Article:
Use of simile – the city is ‘as a bride adorned for her husband’, and is afterwards referred to as ‘she’. Many precious and semi-precious stones are mentioned, and pure gold, to emphasise the beauty of the place. The size is described, and the number 12 is significant.

Text 22 September 1666

Genre: diary. Pepys’ famous description of the Great Fire of London. The sentences are long and complex, with many archaic words and few paragraphs, but there is a wealth of descriptive detail here as Pepys watches the progress of the fire and all the people moving around, fleeing the path of the fire and moving their possessions out of its way.

A very strong sense of community is depicted here, as everyone helps everyone else, giving them shelter and taking in their goods. Pepy’s love of London is evident, as is his humanity and his grief at watching the destruction of his beloved city. He mentions many people by name, and even expresses pity for ‘the poor pigeons’. The fire is described as something hellish – a ‘horrid malicious bloody flame’.

Text 23 Growing Up

Genre: memoir, autobiography. Nostalgic recall of the street where she grew up, remembered with affection and humour, despite the deprivation and poverty. Obviously a strong community spirit here, as people shared what they had, even though it wasn’t much.

· Use of dialogue (in dialect) to describe the various people
· Physical descriptions
· Anecdote and narrative
· Details of jobs and means of earning a living
· Description of social conditions
· Children’s games and pastimes
· Details of the poverty and hard life lived by many
· Informal, conversational tone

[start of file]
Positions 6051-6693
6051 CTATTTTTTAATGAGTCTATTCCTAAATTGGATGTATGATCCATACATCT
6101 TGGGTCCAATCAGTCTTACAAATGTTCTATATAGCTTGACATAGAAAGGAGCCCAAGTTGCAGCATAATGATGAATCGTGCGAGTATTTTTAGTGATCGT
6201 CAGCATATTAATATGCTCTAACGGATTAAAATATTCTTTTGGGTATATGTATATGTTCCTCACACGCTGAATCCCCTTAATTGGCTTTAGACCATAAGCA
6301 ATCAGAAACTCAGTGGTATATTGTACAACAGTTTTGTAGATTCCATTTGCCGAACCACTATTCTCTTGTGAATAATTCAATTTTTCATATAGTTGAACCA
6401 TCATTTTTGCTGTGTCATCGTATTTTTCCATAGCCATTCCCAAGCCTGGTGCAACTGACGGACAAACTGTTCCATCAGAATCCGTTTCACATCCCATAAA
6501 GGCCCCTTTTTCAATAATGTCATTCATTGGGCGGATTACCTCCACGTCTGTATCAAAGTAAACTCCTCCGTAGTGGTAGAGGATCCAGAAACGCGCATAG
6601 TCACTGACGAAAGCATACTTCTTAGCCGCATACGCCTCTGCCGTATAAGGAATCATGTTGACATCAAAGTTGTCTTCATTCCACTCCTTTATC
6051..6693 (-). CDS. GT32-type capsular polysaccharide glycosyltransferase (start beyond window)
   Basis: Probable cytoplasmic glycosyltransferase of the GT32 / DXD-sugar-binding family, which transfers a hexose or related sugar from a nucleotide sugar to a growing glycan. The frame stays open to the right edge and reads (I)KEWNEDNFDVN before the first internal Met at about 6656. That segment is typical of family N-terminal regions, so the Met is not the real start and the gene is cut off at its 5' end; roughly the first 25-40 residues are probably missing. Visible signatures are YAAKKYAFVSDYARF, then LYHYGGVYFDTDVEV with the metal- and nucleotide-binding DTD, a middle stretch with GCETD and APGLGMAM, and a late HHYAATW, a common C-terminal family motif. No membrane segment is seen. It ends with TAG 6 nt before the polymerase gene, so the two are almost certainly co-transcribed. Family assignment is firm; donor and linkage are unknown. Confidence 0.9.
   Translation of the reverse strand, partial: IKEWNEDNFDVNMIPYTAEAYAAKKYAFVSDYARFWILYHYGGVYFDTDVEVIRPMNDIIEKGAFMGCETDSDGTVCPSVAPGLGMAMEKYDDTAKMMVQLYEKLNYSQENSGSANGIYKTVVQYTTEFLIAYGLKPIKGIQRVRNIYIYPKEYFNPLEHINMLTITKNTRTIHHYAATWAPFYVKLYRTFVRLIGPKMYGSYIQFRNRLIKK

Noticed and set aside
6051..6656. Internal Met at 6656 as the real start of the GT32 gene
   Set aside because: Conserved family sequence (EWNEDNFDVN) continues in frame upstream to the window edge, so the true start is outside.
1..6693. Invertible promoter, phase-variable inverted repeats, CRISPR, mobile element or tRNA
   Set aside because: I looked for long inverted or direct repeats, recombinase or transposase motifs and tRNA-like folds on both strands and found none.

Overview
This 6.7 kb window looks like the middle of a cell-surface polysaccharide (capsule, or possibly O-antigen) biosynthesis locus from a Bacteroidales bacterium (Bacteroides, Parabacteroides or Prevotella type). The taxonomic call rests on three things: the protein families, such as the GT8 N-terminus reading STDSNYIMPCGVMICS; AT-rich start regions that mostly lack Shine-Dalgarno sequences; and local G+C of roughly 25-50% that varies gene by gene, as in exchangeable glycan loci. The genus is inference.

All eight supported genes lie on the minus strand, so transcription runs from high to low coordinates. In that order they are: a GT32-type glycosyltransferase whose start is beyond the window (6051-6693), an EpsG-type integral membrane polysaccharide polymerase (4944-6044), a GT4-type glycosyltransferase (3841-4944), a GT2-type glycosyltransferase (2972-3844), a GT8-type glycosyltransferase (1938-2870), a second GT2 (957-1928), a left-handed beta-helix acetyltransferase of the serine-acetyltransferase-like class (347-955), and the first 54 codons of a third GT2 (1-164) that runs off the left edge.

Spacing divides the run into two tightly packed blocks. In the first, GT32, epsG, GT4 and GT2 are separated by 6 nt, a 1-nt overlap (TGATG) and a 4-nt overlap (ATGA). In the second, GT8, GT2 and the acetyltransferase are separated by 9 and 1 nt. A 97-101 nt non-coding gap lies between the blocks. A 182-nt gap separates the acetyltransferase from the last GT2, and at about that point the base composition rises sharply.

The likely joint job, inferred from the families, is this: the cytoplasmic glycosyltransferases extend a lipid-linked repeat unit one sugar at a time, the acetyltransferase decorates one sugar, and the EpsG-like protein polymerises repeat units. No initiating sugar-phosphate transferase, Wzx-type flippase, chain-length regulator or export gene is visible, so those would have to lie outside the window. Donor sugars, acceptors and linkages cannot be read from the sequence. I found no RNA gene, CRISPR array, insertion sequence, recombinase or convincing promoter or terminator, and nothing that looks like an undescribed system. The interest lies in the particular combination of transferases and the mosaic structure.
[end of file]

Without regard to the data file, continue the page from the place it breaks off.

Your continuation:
· Wealth of descriptive detail

Text 24 Speech to the Labour Party Conference, 2002

Genre: political speech. This speech will have been carefully written and possibly even rehearsed before it was given. He is sure of the approval of his audience – all Party members – only party members attend party political conferences. He addresses the Chair, and starts by refuting Thatcher’s famous remark that ‘there is no such thing as society. The main theme of this speech is building houses – and communities (although, as we have seen in other texts, it seems that, although houses and towns may be purpose-built, communities cannot be created).

· Establishes a friendly tone, involving his audience – and the electorate. Use of his and PM’s first names, much use of ‘we’, ‘you’ and ‘our people’
· Other rhetorical devices – repetition (rule of three), rhetorical questions – and answers, commands, use of short and long sentences
· A few swipes at the Tories
· Much use of ‘you know, ‘let me tell you’ to involve audience
· Anecdotal evidence
· Direct address to ‘Rachmans’ – use of terms like ‘rip off’
· Finishes by urging electorate to vote for a third term, cleverly using reference to ‘the third way’

Text 25 Transcripts 1 and 2